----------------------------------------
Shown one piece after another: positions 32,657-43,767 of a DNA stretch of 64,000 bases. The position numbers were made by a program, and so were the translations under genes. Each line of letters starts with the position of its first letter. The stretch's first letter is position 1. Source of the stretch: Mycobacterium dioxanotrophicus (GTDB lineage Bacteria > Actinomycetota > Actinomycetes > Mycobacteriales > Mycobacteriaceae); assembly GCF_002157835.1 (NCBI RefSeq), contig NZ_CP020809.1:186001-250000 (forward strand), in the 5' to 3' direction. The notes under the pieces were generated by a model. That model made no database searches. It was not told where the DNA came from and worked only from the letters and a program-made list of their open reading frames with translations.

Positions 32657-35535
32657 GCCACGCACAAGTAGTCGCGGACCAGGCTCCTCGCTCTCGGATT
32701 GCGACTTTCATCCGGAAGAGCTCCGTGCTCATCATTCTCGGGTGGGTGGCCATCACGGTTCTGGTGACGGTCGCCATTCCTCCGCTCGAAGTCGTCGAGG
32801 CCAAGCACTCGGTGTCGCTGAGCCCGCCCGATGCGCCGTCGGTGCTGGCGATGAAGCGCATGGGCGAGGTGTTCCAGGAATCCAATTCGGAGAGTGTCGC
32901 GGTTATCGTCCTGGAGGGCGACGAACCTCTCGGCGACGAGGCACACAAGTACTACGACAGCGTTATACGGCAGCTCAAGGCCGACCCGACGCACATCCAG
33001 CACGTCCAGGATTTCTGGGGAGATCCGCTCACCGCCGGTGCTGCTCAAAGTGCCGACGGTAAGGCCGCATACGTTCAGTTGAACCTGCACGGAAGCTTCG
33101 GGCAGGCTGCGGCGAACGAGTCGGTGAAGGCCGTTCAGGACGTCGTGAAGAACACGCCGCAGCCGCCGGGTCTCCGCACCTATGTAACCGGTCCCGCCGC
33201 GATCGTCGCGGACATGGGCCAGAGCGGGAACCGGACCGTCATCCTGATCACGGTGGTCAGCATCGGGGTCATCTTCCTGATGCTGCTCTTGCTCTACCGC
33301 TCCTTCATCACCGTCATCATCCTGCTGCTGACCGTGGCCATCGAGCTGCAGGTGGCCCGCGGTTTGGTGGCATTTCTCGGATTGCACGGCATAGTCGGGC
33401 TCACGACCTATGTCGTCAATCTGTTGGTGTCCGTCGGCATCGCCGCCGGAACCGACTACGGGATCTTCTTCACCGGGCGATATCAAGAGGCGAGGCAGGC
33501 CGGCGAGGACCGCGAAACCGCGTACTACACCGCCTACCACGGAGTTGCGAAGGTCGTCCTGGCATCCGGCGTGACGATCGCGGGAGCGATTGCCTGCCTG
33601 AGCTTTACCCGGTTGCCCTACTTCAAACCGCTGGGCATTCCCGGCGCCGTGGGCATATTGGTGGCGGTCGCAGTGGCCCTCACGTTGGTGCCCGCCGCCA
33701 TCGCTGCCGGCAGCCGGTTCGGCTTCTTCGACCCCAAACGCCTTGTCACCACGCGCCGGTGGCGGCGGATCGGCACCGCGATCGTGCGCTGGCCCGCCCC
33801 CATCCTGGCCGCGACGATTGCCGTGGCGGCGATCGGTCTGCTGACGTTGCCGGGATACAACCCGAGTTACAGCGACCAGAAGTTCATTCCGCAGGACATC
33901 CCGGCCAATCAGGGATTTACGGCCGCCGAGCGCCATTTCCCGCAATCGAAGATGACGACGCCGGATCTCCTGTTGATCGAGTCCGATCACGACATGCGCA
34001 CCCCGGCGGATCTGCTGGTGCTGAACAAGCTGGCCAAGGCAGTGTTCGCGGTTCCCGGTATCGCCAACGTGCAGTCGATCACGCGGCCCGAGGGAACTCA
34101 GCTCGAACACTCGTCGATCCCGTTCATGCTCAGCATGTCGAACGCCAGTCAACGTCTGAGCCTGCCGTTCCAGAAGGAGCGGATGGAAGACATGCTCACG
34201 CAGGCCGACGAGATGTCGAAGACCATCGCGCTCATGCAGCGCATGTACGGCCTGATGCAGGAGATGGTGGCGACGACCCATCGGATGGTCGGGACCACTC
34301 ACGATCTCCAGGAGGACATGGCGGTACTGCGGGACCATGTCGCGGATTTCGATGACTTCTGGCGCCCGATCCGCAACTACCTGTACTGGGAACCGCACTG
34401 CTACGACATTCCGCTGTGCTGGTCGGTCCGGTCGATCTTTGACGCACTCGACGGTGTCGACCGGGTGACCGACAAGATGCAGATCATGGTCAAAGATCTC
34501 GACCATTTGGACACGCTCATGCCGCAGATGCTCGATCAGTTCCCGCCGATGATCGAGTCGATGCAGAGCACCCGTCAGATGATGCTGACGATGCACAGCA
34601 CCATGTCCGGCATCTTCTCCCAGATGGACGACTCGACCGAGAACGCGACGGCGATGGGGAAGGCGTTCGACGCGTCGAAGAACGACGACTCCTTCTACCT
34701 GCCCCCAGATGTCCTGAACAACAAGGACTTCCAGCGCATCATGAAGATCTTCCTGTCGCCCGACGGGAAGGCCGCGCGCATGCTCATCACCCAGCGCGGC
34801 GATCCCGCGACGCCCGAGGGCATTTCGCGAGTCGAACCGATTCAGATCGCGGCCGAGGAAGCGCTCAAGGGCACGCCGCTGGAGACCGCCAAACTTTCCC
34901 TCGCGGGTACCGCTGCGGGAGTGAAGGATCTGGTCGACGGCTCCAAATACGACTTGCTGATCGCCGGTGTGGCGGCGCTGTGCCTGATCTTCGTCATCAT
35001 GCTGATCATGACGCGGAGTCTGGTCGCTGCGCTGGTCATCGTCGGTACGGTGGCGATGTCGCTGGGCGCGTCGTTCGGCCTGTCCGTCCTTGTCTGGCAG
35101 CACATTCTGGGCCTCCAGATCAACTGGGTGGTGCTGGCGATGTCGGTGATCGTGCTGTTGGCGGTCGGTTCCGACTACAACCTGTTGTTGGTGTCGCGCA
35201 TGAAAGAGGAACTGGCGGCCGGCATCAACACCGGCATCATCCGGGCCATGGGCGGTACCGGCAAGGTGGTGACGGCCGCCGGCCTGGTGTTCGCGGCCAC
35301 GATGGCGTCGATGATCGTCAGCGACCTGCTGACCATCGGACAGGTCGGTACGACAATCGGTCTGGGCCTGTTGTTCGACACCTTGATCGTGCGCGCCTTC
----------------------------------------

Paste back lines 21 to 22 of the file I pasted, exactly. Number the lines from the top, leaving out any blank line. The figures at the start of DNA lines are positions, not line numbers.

34401 CTACGACATTCCGCTGTGCTGGTCGGTCCGGTCGATCTTTGACGCACTCGACGGTGTCGACCGGGTGACCGACAAGATGCAGATCATGGTCAAAGATCTC
34501 GACCATTTGGACACGCTCATGCCGCAGATGCTCGATCAGTTCCCGCCGATGATCGAGTCGATGCAGAGCACCCGTCAGATGATGCTGACGATGCACAGCA